Ed. note: The Nemesis has been updated, and a review of the new model Nemesis is here.
The DeSantis Nemesis is a synthetic holster designed to carry a wide range of compact handguns in a pants pocket. Compared to many holsters on the market, the Nemesis is relatively inexpensive option to carry a concealed firearm. During my review, I found the Nemesis to be a quality holster, but with two small problems that I explain below.
I purchased a Nemesis holster to carry my S&W 642 revolver. The 642 is my “everywhere, all-the-time” kind of gun. Light enough to go everywhere, yet still chambered in a respectable caliber (.38 Special).
The Nemesis did a good job of hiding the outline of the revolver in a loose fitting pocket. In a pair of cargo shorts, it would be highly unlikely anyone would notice the gun, much less identify it as such. In a regular pair of jeans, the Desantis holster still did a respectable job, though the naturally closer fitting cut of the jeans made the gun a little more obvious than I would have liked. With a pair of relaxed casual pants like Dockers, the gun was well concealed.
I found the Nemesis was a comfortable way to carry the J-framed Smith & Wesson. The Nemesis holster is sturdy, but very soft. The material of the holster was very good at cushioning the edges of the revolver, and I never felt any pokes or jabs from the gun.
The outside of the Nemesis holster is covered with Neoprene, a kind of rubber material. It is designed to stick to the inside of the pocket, so the holster stays in place while worn and when the firearm is drawn. I found that the holster did tend to stay in place when worn. However, I did not find the same to be true when drawing the firearm.
I found that when drawing the gun, the holster would frequently come out of the pocket with the revolver. The holster did not come out with the gun every time, but often enough that I had to develop a slightly modified method of drawing the gun. To draw my Smith, but not the holster, I had to obtain a grip, and then hook my trigger finger under the lip of the holster to “flick” the holster off. It was not ideal, but in all fairness, it did work.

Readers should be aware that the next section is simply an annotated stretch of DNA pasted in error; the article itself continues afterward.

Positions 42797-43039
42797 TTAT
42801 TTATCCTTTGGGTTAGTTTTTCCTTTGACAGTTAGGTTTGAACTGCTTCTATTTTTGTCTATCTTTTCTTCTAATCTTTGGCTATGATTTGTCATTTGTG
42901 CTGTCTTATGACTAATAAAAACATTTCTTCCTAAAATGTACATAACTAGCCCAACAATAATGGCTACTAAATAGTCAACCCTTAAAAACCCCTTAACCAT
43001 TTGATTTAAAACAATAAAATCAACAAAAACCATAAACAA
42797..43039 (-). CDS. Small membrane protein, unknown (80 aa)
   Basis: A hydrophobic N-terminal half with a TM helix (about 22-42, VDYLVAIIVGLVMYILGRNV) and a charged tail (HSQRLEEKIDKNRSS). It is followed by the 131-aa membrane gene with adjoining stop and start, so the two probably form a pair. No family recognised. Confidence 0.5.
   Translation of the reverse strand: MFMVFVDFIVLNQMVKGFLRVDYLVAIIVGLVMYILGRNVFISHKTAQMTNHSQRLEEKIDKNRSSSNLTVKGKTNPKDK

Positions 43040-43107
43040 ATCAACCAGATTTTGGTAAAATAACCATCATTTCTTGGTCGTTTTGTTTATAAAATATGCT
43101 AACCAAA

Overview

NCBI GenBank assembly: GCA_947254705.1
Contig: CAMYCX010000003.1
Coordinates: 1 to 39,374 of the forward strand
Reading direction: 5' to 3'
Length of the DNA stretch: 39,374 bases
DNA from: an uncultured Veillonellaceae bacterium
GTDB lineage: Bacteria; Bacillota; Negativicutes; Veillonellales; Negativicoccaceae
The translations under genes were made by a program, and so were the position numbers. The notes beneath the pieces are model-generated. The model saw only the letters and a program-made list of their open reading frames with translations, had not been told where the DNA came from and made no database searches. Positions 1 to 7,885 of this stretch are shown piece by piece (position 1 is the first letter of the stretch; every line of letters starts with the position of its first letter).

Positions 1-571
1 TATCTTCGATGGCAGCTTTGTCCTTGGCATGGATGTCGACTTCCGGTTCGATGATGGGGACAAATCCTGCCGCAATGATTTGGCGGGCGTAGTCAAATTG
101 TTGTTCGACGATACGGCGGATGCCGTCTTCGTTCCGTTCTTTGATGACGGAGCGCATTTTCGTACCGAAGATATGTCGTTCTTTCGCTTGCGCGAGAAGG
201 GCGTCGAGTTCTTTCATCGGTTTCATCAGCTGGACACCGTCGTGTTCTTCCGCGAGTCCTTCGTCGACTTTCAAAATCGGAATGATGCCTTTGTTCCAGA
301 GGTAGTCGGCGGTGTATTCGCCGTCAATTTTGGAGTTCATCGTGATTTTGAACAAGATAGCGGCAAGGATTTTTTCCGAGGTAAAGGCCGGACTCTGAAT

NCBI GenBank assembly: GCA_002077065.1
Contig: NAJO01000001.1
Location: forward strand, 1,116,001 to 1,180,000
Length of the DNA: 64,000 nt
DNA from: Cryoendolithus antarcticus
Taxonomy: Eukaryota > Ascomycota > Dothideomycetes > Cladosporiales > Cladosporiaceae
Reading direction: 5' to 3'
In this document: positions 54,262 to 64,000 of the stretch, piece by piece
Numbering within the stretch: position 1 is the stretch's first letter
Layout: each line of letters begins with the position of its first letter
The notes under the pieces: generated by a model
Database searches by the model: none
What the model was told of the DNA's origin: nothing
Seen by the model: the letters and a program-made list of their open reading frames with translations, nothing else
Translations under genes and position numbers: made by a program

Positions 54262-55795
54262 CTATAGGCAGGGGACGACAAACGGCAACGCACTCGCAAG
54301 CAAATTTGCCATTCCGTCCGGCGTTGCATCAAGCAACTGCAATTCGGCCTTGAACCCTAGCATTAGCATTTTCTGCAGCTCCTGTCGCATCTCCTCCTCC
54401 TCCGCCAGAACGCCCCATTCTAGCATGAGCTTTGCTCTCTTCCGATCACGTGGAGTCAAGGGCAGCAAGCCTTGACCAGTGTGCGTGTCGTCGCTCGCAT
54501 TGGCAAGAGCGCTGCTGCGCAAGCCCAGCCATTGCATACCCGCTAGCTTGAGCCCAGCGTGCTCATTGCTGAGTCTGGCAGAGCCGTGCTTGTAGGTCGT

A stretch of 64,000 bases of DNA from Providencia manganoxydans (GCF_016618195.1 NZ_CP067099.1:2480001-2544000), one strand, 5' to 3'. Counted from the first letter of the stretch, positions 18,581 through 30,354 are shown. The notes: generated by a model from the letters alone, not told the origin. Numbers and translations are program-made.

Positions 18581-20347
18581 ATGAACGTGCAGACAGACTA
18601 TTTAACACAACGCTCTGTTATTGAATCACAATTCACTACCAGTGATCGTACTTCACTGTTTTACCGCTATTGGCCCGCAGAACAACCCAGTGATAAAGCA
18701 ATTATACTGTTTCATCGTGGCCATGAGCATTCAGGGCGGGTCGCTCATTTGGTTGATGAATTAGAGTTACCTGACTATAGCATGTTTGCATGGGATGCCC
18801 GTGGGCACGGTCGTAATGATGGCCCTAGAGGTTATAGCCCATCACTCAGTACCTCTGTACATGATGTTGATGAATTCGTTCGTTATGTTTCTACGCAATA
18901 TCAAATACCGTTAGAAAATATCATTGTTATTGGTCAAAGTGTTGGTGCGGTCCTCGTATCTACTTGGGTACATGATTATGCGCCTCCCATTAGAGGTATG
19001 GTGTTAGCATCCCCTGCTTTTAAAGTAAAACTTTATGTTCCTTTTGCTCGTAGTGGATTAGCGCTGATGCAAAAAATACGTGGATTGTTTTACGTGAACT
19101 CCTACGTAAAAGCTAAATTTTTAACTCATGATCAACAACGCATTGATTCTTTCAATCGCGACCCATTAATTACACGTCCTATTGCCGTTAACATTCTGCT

Using the Nemesis, I was not able to get a full grip on the 642 in my pocket. When drawing, I had to slightly readjust my grip to get my preferred hand position. This is probably not an issue for everybody, but for me it was somewhat annoying.
I used the Nemesis daily for six months, and other than the two issues I mentioned above, it performed well. As I previously wrote, the holster was very comfortable. It was easy to carry my J-frame all day.
The holster proved to be very durable, and showed very little signs of wear.
Based on the quality of construction, level of comfort, and ability to conceal a firearm, I can recommend the DeSantis Nemesis pocket holster. However, based on the two areas of concern I had, I would encourage you to try to find one to test before buying. Many people seem to like this holster a lot, so my issues may be isolated to me and my sample. Regardless, try to find one to test before you buy if you can.
Click here to get the Nemesis from Amazon.